|29/05/2013 20:08 (GMT+7)|
Of the thirty-four discourses (suttas) that make up the Digha Nikaya (Collection of Long Discourses), ours, the sixteenth, is the longest, and so altogether maintains the first place where length is concerned. It preserves the principal feature of the Buddhist sutta, insofar as it is, like others, a rehearsal of events as they have been witnessed. On account of its unique composition, however, it is, more than other suttas, capable not only of winning the affection of the pious Buddhist, as it naturally does, but also of attracting the general reader, since it is indeed a fine specimen of sacred universal literature. It gives a good general idea of the Buddha's Teaching, too, even though it hardly offers anything that is not found -- and often more extensively dealt with -- in other suttas.
|01/06/2013 21:21 (GMT+7)|
A Dhamma Good Morning wishes to you and Homage to Triple Gems..Buddha, Dharma and Sangha! “Buddha Dharma is meant for everyone…not to oneself only” … if you wish to share you may ..and you are always welcome to share it for your friends and for the good dhamma cause. As you may be aware that we were having a Dhamma Tour since a sometime and we are in Dhammachakrappavattana Sutta ..Wheel of Dhamma courtesy from Most Venerable Mahasi Sayadaw. Sadhu Sadhu Sadhu!
|10/06/2013 19:47 (GMT+7)|
The world is like a burning house that is forever being destroyed and rebuilt. People, being confused by the darkness of their ignorance, lose their minds in anger, displeasure, jealousy, prejudice and worldly passion. They are like babies in need of a mother; everyone must be dependent upon Buddha’s mercy and compassion.
|10/06/2013 19:54 (GMT+7)|
What is one?All beings subsist on food.“There are these four nutriments for the establishing of beings who have taken birth or for the support of those in search of a place to be born. Which four? Physical food, gross or refined; contact as the second, intellectual intention the third, and consciousness the fourth.”
|15/06/2013 19:53 (GMT+7)|
Just as a tree with roots undamaged and firm grows again even though cut down, so also, if latent craving is not rooted out, this dukkha (of birth, ageing and death) arises again and again.
|28/06/2013 11:44 (GMT+7)|
When a man has learned how to live as a real human being without disturbing others, he can live peacefully without any fear in his heart.
|30/06/2013 10:37 (GMT+7)|
We can experience these truths, which lie at the heart of the Buddha’s teachings, through direct experience. They can be viewed as(1) Diagnosis of an illness;(2) Prognosis;(3) Recovery; and(4) Medicine to cure the disease.
|13/07/2013 10:27 (GMT+7)|
The ideal placed by the Buddha before us is mutual service – men being in need of each other – to help each other bear each other’s burdens. We have three types of work as mentioned in the Nikaya, three codes of conduct for the Buddhist: striving for-development, so that one may attain happiness, self-culture and self-realization; working for the benefit of one’s relatives and friends; working for the benefit of the whole world without making any distinction as regards caste. colour or creed. Therefore our task is to practise these principles laid down by the Buddha.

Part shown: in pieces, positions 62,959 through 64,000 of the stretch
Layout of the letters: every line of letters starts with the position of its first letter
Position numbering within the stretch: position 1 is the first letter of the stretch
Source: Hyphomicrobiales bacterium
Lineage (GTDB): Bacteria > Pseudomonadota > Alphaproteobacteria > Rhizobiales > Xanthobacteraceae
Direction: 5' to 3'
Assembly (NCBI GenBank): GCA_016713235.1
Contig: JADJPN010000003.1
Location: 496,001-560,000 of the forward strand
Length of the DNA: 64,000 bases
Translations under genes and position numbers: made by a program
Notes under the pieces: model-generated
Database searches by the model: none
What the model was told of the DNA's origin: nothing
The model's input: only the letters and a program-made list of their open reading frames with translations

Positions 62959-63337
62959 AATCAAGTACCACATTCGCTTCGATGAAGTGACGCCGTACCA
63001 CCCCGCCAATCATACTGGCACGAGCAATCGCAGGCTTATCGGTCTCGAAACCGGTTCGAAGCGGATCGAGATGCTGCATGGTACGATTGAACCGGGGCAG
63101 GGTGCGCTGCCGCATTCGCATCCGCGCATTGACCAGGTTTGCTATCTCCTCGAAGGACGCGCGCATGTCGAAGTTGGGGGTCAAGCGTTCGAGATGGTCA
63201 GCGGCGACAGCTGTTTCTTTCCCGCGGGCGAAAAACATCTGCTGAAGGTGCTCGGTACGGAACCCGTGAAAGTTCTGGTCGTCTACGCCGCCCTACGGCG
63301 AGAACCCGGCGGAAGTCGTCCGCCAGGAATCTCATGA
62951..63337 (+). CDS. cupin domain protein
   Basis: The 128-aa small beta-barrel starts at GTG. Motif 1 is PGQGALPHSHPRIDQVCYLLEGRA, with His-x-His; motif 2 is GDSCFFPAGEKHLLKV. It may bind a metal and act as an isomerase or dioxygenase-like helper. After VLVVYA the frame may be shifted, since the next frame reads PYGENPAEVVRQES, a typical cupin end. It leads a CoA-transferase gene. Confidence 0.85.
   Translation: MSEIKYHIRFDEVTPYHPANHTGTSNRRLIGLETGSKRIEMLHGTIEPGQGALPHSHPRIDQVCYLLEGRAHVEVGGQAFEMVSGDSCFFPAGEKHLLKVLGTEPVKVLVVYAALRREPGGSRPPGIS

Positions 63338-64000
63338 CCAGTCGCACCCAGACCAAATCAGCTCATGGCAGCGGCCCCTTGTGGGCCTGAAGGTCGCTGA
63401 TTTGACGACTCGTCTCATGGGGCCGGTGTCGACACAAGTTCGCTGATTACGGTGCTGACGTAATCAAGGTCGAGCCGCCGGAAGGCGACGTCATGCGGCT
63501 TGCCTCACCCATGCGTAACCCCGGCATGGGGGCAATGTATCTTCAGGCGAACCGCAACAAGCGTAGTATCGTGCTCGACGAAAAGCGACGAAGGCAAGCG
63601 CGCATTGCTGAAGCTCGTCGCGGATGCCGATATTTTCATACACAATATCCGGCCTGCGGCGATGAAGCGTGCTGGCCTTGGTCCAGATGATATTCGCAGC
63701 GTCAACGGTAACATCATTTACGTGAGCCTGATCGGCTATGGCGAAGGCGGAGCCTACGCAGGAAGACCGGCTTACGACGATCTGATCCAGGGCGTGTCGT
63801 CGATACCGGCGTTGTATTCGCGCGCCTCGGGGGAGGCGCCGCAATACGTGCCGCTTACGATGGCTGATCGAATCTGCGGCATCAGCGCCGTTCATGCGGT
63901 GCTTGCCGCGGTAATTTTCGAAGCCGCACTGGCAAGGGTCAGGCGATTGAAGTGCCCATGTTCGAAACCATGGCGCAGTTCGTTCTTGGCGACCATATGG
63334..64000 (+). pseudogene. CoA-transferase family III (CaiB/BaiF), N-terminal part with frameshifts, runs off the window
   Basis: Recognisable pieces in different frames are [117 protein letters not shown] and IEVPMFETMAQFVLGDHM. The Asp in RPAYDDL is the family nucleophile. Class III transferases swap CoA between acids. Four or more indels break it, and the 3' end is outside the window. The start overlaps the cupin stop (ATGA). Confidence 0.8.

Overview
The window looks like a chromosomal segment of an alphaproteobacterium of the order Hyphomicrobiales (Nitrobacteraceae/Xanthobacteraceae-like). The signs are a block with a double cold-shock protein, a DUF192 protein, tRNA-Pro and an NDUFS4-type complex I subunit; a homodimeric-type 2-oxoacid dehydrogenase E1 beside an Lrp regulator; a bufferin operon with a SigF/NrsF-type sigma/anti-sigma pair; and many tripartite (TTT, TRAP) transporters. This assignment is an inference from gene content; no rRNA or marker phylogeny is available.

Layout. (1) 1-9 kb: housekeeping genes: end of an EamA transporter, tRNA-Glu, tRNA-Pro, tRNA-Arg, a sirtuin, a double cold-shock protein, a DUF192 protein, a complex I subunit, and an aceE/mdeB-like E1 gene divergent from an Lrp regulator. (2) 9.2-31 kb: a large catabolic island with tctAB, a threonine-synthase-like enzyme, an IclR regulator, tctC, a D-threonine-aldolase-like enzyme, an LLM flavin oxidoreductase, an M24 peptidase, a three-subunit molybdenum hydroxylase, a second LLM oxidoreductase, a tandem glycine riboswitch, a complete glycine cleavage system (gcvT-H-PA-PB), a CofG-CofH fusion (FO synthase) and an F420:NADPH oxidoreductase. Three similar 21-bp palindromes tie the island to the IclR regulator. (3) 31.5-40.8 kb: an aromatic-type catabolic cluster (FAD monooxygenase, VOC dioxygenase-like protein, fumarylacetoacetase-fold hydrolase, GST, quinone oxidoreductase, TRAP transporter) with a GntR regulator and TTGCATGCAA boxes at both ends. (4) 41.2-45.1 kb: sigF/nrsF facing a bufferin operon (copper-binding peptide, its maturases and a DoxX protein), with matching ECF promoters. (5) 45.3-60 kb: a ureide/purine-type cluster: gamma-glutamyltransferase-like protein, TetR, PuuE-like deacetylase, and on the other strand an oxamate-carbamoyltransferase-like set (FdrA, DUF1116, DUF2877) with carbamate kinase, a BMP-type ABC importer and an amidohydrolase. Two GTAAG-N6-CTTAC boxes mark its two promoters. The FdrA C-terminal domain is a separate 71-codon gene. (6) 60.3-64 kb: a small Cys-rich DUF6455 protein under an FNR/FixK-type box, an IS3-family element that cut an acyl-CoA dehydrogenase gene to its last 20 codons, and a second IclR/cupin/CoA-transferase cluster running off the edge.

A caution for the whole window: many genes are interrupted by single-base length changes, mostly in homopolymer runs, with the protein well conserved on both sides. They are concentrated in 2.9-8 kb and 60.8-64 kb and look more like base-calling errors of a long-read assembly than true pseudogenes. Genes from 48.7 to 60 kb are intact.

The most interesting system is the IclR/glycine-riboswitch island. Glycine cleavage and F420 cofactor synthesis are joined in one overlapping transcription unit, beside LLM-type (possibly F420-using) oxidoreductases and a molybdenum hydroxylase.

|13/07/2013 10:39 (GMT+7)|
The task of each and every Buddhist is first to make the Buddha-Dhamma a living reality, by studying it and practicing it in everyday life. When we live in accordance with the Dhamma we can speak about it with authority. Secondly, a Buddhist’s task is to spread the pure Buddha-Dhamma, or to help the Sangha who devote their whole lives to the study, practice and spreading of the pure Dhamma – which is excellent in the beginning, in the middle and in the end. Thereby we become helpers of humanity and messengers of peace and happiness.
|19/07/2013 16:40 (GMT+7)|
The Platform Sutra of the Sixth Patriarch is a Buddhist scripture that was composed in China during the 8th to 13th century. The text centers around teachings and stories ascribed to the sixth Chan patriarch Huineng. It contains the well-known story of the contest for the succession of Hongren, and discourses and dialogues attributed to Huineng. The text attributes its recollection to Fa-hai, but was probably written within the so-called Oxhead School, which existed along with the East Mountain School and Shenhui's Southern School. The text attempts to reconcile the so-called Northern School with its alleged gradual enlightenment teachings, and the so-called Southern School with its alleged sudden enlightenment teachings. In effect, the text incorporates the "rhetorical purity" which originated with Shenhui's attack on Shenxiu, while effectively "writing him out of the story". The key topics of the discourse are the direct perception of one's true nature, and the unity in essence of śīla, dhyāna and prajñā.
|20/07/2013 16:13 (GMT+7)|
Mind, the most important part of man, is a complex compound of fleeting mental states, namely: feeling, perception mental concomitants and consciousness. These states constantly change, not remaining for two consecutive moments the same.
|20/07/2013 17:02 (GMT+7)|
The difference between thinking and meditation is that in thinking generally we have no definite object or too many objects, but in meditation we think of a definite object chosen by our will; that is why meditation is a real constructive practice of thinking. It is by meditation that we develop our power of seeing the object as it is, otherwise we many see only the appearance of the object without knowing anything of its nature. That is why meditation is very necessary; it purifies the thoughts, otherwise they are mixed up with many things, especially with ignorance.